The beginner’s guide to Oman

Sunday Times
Published: 25th May 2008

The weekly goat auction in Nizwa, the former capital of Oman, is a mixture of Crufts gone wild and a Wall Street trading floor, and everyone is far too busy to give me, a western woman, even a glance.

Some men hold staffs, dead ringers for Abraham, their brown faces deeply furrowed as they watch the display of struggling goats and cows. It's like stumbling into the Old Testament.

A shaggy goat and its sleek, golden baby are dragged round and round the stone marketplace while the crowds demand to examine teeth and orifices; know age, weight, health. Close on their tail, a man staggers in carrying two black kids. Another tugs three, and traders yell out their questions and bids. The men haggle, the sheep bleat, the goats complain and the hungry calves groan. One Moses of a man swings around to tell us the price he paid, bright-eyed with glee about the deal. The little goat he has bought stands wagging its tail. 

This is Oman, an eight-hour plane ride from London, a four-hour drive from the glitz of Dubai - and 2,000 years back in time. This is a country of austere desert and hard people, yet it is full of wonders. It has hilltop forts, sultans' palaces, medieval villages growing papaya and pomegranates, and old dhows in which Omanis sailed the seas and became a great maritime people. Many here live as they have for millennia, though oil money and the reforms of the present sultan have brought fine roads, hospitals and schools. As a visitor, you can go camel racing, take dolphin-watching trips on a glamorous catamaran or see turtles laying their eggs at night.

The mystery still abides - the Arabian Nights world of Sinbad the Sailor. Here, lean men with the faces of prophets command the streets in long white gowns, a few sporting curved silver daggers on their belts. Behind them lie the mountains, in front the blue waters of the Gulf of Oman, with its dolphins and whales, and so many fish that the catch at the morning market is the gaudiest thing I saw in this monochrome nation, all glistening parrotfish, orange-red snapper, shimmering tuna.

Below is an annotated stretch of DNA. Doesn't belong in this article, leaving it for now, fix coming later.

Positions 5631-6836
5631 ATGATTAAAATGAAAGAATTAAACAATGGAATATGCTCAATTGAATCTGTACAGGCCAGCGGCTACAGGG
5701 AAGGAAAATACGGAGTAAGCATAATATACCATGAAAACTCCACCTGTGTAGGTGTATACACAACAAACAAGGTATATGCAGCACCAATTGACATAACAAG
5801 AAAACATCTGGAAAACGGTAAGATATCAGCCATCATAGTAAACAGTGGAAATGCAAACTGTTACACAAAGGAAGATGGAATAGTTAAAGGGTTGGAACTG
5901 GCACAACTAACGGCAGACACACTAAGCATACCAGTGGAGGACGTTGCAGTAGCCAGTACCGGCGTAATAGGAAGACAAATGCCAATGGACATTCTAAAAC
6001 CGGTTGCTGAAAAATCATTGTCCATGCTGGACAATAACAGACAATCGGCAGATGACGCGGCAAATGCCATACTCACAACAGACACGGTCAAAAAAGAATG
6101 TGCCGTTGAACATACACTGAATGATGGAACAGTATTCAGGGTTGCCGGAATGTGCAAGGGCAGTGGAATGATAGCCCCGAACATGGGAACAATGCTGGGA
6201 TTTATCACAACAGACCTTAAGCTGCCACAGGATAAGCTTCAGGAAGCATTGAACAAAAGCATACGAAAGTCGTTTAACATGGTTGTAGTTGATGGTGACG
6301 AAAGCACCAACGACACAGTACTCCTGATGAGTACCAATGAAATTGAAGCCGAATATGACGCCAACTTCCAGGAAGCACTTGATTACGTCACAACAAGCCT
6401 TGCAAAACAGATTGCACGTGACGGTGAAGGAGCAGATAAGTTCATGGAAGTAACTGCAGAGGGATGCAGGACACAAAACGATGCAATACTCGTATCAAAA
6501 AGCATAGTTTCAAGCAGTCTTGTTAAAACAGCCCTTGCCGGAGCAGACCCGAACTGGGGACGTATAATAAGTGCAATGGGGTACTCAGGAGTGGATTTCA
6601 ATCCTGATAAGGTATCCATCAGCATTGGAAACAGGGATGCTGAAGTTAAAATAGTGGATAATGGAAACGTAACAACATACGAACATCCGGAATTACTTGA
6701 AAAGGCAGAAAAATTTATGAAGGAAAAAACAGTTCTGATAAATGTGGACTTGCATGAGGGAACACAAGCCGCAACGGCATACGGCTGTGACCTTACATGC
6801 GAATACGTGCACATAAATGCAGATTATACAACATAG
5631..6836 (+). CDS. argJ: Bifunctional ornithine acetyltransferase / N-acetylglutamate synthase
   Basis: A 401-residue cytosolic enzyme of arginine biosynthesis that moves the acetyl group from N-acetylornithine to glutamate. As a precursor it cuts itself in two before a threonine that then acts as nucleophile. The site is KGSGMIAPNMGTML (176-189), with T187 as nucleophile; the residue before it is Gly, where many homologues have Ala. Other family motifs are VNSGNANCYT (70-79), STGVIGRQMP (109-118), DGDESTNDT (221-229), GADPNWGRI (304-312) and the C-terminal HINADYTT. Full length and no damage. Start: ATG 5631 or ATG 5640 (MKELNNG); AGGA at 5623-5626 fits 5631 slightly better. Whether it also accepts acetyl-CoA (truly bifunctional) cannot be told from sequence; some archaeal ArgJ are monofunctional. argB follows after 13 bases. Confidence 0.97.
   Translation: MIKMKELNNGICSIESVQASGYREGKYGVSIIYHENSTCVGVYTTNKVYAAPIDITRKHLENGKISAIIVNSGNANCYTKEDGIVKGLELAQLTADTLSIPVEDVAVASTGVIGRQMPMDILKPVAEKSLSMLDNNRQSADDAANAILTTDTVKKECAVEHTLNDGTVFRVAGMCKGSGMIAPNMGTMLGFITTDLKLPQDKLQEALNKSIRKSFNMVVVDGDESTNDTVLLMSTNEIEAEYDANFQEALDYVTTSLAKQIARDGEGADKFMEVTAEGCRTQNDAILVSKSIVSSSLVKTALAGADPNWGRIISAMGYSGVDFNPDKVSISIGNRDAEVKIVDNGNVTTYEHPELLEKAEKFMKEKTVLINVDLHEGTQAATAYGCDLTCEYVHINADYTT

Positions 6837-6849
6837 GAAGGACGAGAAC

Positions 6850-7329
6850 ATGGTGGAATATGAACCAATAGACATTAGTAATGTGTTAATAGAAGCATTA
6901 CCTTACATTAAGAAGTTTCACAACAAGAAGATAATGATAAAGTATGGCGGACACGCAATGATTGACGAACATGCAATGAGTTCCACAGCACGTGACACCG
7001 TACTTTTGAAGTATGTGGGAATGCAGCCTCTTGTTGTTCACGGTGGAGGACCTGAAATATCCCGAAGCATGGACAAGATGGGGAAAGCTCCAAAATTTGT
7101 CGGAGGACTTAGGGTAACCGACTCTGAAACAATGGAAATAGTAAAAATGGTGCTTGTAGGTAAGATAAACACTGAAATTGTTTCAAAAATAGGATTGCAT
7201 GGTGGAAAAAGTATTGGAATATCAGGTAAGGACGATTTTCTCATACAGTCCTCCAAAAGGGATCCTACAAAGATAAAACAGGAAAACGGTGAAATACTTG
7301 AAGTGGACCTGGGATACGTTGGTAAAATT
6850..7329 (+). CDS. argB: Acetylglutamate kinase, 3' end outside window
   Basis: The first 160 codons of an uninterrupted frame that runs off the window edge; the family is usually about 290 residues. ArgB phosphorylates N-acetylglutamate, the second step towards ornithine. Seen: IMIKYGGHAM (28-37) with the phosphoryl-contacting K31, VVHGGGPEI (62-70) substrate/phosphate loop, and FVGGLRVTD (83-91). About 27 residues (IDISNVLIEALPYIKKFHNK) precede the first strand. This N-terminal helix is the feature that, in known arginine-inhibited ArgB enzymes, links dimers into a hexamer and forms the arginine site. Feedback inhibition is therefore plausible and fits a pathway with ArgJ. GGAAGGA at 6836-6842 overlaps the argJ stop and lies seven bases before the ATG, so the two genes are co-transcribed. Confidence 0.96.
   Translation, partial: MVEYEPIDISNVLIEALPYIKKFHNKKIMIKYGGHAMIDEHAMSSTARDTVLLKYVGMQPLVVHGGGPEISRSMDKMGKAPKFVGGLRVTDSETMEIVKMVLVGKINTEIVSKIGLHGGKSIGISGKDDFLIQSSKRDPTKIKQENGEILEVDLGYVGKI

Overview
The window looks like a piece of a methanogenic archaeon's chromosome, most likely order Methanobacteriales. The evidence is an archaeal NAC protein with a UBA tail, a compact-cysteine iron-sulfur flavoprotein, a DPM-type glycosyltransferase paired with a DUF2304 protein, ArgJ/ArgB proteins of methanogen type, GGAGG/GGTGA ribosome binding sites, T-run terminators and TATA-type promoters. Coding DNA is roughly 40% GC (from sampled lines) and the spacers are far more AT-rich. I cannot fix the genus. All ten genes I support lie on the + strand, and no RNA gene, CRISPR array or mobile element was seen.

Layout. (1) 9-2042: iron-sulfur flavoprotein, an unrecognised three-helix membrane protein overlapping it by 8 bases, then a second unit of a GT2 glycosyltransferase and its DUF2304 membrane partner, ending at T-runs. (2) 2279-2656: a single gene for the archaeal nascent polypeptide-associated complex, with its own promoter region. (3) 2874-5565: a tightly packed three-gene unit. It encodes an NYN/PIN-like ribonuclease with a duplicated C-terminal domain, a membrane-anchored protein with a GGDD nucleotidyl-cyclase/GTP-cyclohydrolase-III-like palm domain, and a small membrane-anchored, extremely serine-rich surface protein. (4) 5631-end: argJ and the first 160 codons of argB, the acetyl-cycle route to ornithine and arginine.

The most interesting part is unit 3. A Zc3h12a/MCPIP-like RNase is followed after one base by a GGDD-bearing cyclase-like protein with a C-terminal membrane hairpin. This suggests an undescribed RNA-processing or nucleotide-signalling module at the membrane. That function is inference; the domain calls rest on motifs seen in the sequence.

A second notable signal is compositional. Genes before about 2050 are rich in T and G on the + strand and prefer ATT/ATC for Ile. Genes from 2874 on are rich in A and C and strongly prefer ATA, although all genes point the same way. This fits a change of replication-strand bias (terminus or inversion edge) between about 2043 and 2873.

The market fascinated me: Dubai I spent ages observing the traders on their upturned buckets, brown legs astride under their snowy dishdashas, presiding over their catch. I saw silvery tuna with gashes in their flanks, baby sharks barely a foot long, black sailfish that appeared to be made of leather - and a mass of greyish-white squid guarded by a plump man who looked so like his produce, I feared a genie might have transformed him. Later that evening, I ordered tuna in the restaurant at my hotel. Its flavour was delicate yet rich, sinfully at odds with Oman's unworldliness.

I stayed at the Chedi, in the Omani capital, Muscat, which is very 21st-century and thoroughly worldly, though with a low-key, zen style. From the banquettes by the infinity pool, you can lounge like an Arabian princess and sip mint lemonade while gazing over the blue pool to the beach and the green gulf.

I watched an English couple steel themselves before running bravely into the sea - then pause for a shocked moment, allowing themselves beatific smiles, and submerge. The water is balmy here - in summer, they have to chill the pool.

The hotel was full of couples. They can indulge in a Love Bath at the spa - a sunken affair soaked in oils, scattered with petals and well supplied with champagne and canapés. And how I loved returning to the Chedi each evening as the sun died down, swimming in the hot ocean and watching the couples gathering around the coal burners, the flames illuminating their faces and dancing among the palm trees, the water gardens and the fountains, as the smell of dinner wafted through the still air.